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The study found that the gas harmful to the ozone layer is declining faster than expected

The study found that the gas harmful to the ozone layer is declining faster than expected

International commitments to protect the ozone layer are beginning to bear fruit, as concentrations of the harmful family of gases (HCFCs) in the atmosphere have begun to fall faster than expected, according to a study published on Tuesday.

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“It is a success and makes us optimistic that climate and environmental treaties can succeed,” said Luke Western of the University of Bristol, lead author of the study published in the journal. The nature of climate change.

The Montreal Protocol, signed in 1987, is an international commitment aimed at phasing out ozone-depleting substances used in refrigeration, air conditioning, foam blowing and even in aerosols.

This made it possible to eliminate the production of chlorofluorocarbons (CFCs) but hydrochlorofluorocarbons (HCFCs) – harmful to the ozone that protects us from UV rays, but also powerful greenhouse gases – were developed to replace them. Its production and use are still in the process of being phased out.

However, the international team that published the study on Tuesday showed that the level of ozone-depleting chlorine from HCFCs had already reached its peak in 2021, five years earlier than expected. The researchers relied on measurements from a network of specialized measuring stations called AGAGE, in addition to data from the US meteorological agency NOAA.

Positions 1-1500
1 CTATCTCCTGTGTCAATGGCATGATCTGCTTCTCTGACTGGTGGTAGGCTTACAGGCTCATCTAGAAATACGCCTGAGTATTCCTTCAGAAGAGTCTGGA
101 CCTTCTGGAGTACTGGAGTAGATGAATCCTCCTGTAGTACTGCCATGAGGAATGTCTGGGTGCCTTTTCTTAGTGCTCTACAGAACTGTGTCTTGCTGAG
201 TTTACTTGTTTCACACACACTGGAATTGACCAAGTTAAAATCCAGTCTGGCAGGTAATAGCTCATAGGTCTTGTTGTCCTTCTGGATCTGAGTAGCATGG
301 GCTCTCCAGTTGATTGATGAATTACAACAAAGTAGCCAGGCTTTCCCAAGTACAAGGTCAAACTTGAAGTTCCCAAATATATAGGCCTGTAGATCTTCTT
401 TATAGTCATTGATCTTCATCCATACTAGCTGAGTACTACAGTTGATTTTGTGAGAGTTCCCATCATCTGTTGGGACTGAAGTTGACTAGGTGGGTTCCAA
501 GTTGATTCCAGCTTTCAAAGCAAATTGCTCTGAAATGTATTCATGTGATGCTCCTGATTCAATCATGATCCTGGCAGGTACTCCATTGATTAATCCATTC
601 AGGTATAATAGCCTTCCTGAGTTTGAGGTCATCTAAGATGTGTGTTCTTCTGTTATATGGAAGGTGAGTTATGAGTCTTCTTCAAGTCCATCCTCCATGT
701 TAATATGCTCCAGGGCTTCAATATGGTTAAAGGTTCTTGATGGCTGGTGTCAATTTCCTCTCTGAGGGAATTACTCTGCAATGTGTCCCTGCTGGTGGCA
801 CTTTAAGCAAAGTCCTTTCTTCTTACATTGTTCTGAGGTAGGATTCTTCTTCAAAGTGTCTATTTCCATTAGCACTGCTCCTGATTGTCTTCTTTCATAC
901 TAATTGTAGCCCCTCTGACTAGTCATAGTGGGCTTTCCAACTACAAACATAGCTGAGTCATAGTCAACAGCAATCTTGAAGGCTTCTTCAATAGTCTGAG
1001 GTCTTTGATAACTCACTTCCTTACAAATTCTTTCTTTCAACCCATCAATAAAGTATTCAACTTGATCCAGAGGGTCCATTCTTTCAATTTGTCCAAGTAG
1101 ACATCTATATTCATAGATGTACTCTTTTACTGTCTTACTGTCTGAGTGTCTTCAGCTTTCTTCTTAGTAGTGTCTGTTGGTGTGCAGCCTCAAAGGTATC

“By implementing stringent controls and promoting alternatives that respect the ozone layer, the Protocol has succeeded in reducing emissions and levels of HCFCs in the atmosphere,” Luke Western said.

“Without the Montreal Protocol, this success would not have been possible, so it is an incredible validation of multilateral commitments to combat the loss of stratospheric ozone, with added benefits in combating climate change.”

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Scientists regularly cite the protection of the ozone layer as an example of successful collective action on behalf of the environment.

According to the latest quadrennial estimate from the United Nations Environment Programme, published in early 2023, the ozone layer should “renew itself over the next four decades.”